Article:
Four More Days
Over the weekend, I thought about the routines and rituals that make school days special in some institutions. We had not planned a closing ceremony for the staff that went through so much this year to turn a new school into a distinctive place. The principal suggested catering a luncheon to be served while he presented the testing results. I thought it was an important topic, but too somber for a closing meeting.
He and I discussed awards for the teachers. Although he was reluctant to open that can of worms, out of concern that some people might feel left out by recognizing other individuals, I disagreed. We started making plans for the final meeting. I volunteered to coordinate it for the principal because he was really too busy to plan one more meeting. As a matter of fact, everyone at the school was too busy. The closing of school was overwhelming for all of us, but we prayed and worked our way to a successful end.
My most important task was to begin writing letters to each employee. There were two prototypes. One letter congratulated the employee for a successful year and offered a job for 2008 – 2009, usually with a salary increase. The second letter thanked the employee for working with us and noted that he or she would not be rehired for 2008 – 2009. Rehire offers were made to everyone who had a Satisfactory Personnel Evaluation and a recommendation from the principal. Teachers who were not certified, rated as “Needs Improvement,” or deemed a poor fit for the school received the second letter. Some of these teachers were encouraged to reapply and accept jobs that fit their qualifications. Others were simply told goodbye and thanks. It was not easy to write goodbye letters to teachers that I genuinely like. However, the principal is charged with assembling the staff, not the Board. He was both kind and respectful as he explained why some of my “favorites” would not be recommended to return. Done. Once again, I was glad to be the Board President and not the principal of the school.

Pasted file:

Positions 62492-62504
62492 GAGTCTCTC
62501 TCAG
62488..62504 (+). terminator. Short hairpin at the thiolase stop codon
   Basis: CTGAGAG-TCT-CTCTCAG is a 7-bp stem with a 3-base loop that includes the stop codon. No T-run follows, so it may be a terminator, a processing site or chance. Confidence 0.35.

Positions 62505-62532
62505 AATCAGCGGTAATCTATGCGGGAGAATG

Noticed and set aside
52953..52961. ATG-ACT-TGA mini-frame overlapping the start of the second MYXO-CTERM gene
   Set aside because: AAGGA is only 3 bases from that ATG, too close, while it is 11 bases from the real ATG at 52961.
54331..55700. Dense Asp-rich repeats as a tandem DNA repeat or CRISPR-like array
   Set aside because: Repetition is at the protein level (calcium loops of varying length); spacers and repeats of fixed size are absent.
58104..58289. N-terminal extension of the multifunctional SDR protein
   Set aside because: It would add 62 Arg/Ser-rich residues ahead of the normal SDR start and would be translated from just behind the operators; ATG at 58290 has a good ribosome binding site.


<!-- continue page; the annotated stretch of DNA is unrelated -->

It was an unexpected honor to be asked to say a few words at the Pre-Kindergarten Promotional Exercise scheduled for Monday, May 19th. I didn’t know that a program had been planned and actually didn’t think it was necessary. Afterwards, I was glad that the teachers and principal disagreed. The brief, well-organized program was a delight!
The teachers started at 9:00 a.m., right on time. Following the march on to the stage, the students did the pledge and a welcome song. I gave the same speech to the Pre-K audience that I had given on Friday to the Kindergarten assembly. This time it was even shorter. The students recited a poem and sang a few songs before being awarded their promotion certificates. One of the parents whispered to me, “You have some wonderful Pre-K teachers.” I smiled and nodded. Immediately after that compliment, the students did a song and finger play to the children’s classic, “Itsy Bitsy Spider.” They sang the song in English and repeated it in Spanish. I cried tears of joy, gratitude and pride. One of our goals is to teach all of our students to speak conversational Spanish beginning next year. This group did not wait to get started.
As the students sang the Barney song, “I Love You,” I was thinking the same thing about Claire, Travis, Barbara, and Cynthia, our wonderful Pre-K teachers and para educators. It was a pleasure to welcome forty students who closed the program with the song, “We’ll be Going to Kindergarten in the Fall”. I was impressed!
Happy Birthday, Gian!
Tuesday, May 20th was my son’s birthday. I had planned a special dinner including his favorite dessert, homemade apple pie. Luckily, he had a basketball game that night. All of my day was spent between end of year planning activities and some work assignments unrelated to the charter school. I was tired because having spent so many hours at the school every day, each night I had to stay up late doing assignments related to my consultancy clients.
We were planning the faculty luncheon for Thursday and determining year-end extras for teachers. Teachers were receiving their next to last paycheck on Thursday. The checks included extra pay to the teachers who tutored students in the after school LEAP Remediation program. Their extra checks ranged from $82 to $1,700 depending upon their hourly wage and the number of sessions they conducted. Before we rehire anyone for the summer program, I want to see their record of success with the students who took the tests in the spring.